And for you techies, this may not be what you think. The video below addresses something everyone on the World Wide Web needs to know is happening so is well worth the nine minute’s investment to watch.
Note: WordPress wouldn’t let me embed this from TED.com. To see the original and/or to find out more about Eli Pariser, visit this TED page.
I chuckled a bit when Eli Pariser mentioned his political bent. He has been an integral part of Moveon.org, a very politically biased site. I do not agree with everything said there. I’m not sure I agree with everything said anywhere, but this never keeps me from listening to someone’s viewpoint, and I’m almost always wiser for having listened. And how sad if their visibility were diminished in my little world thereby making my world that much smaller. Oh, I’m all for personalization, but when it becomes a stumbling block to my ability to consider a bigger picture, it’s gone too far. And for what? Mostly to take advantage of niche marketing, i.e., the ability to sell me something whether it be a product, a service or an idea by appealing to my seeming interests keyed into a search engine. Oh, I’m not completely opposed to niche marketing, but I HATE when someone seeks to think for me in a way that limits my thinking, and it’s really insulting when it’s a machine. Hopefully, you watched the video, so all of this makes sense and my next words in particular will be in perspective.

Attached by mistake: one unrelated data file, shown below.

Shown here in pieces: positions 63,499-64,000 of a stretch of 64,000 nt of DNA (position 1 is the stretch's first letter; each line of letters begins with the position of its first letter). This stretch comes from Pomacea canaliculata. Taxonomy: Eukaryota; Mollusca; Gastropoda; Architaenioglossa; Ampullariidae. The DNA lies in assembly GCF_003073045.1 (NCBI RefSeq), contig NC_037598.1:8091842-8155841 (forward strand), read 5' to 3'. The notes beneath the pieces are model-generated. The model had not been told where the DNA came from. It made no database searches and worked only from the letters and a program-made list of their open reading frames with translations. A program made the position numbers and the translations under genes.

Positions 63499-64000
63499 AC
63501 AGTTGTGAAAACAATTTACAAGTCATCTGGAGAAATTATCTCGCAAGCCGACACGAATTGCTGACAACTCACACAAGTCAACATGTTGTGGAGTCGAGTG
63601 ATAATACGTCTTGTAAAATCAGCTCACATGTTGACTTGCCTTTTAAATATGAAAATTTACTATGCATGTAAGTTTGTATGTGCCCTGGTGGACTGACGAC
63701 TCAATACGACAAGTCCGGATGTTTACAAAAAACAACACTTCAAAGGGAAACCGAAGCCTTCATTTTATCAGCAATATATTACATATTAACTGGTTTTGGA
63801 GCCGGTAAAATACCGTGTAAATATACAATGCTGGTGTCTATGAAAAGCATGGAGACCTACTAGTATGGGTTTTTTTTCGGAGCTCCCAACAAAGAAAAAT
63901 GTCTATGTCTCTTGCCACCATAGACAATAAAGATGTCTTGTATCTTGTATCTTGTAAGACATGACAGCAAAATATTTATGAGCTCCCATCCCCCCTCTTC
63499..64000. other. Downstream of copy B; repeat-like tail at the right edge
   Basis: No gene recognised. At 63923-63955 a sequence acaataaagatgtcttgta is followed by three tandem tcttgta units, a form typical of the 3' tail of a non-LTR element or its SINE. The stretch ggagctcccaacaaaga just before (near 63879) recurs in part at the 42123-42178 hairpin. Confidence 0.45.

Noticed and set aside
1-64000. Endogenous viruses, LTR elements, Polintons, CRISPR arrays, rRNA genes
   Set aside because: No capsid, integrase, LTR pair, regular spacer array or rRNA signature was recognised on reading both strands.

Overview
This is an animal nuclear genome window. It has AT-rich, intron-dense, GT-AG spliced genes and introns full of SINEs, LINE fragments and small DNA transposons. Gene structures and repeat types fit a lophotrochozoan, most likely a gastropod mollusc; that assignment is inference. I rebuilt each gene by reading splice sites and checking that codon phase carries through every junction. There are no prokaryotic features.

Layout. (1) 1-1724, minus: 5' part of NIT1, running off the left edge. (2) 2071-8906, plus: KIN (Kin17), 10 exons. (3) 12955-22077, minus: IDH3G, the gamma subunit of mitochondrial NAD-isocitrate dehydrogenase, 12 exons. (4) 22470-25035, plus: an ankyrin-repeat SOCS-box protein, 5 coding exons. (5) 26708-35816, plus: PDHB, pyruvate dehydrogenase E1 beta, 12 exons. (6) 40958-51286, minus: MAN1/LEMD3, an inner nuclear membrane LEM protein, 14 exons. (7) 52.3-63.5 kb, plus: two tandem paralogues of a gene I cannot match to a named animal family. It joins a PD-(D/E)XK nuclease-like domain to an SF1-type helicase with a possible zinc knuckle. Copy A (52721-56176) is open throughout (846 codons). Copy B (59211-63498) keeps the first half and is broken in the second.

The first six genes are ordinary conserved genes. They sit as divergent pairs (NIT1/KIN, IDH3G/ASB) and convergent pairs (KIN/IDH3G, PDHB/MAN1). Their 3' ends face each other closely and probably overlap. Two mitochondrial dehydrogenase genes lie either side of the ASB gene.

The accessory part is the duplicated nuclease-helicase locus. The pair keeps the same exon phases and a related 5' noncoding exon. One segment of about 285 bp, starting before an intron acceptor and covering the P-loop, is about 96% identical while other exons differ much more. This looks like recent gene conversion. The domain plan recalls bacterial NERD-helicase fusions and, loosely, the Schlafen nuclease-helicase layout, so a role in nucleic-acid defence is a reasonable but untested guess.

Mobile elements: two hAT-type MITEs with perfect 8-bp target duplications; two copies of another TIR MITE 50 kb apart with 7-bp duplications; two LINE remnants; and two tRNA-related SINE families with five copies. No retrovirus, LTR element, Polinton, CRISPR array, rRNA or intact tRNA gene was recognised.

Today, the only major information site that doesn’t personalize to the degree of Google, Yahoo, Bing, etc. is Twitter. I would include Digg and Reddit, but they are being eclipsed by Twitter. So this makes Twitter a really important tool for the little guys — us. The beauty of the web has been this power to connect people who would not otherwise be able to find each other, and gatekeeper media sites have been fairly circumvented in this process, but now Google, et al are seeking to control where we go even more. Frankly, the mere mention of a gatekeeper hacks me off. Thankfully, Twitter is still powerful enough to overcome that kind of control because it’s mostly unfiltered, and therefore wild and unpredictable and beautiful in its ability to give us average people who have little or no professional connection with major media the power to potentially have impact. This is the main reason I like Twitter and would hate to see it go the way of the others. Hopefully, this makes it evident Twitter should not be dismissed as mere fluff.
It’s amazing to me how true is this adage: it’s not what you see or hear but what you don’t. I’ve told my kids this countless times in the hope they will learn to think outside the box by knowing that the box is invisible.
On a personal note, if I told you some of the influential people whom I’ve been able to converse with as a result of Twitter, you wouldn’t believe me. I could care less about name dropping, but I say this here to make the point that your voice can be heard on Twitter in ways you could have only dreamed about before.
edit: I’m putting the Richard Armitage and public service tags on this since this is “important” stuff in the fine are of Richard Armitage watching. :D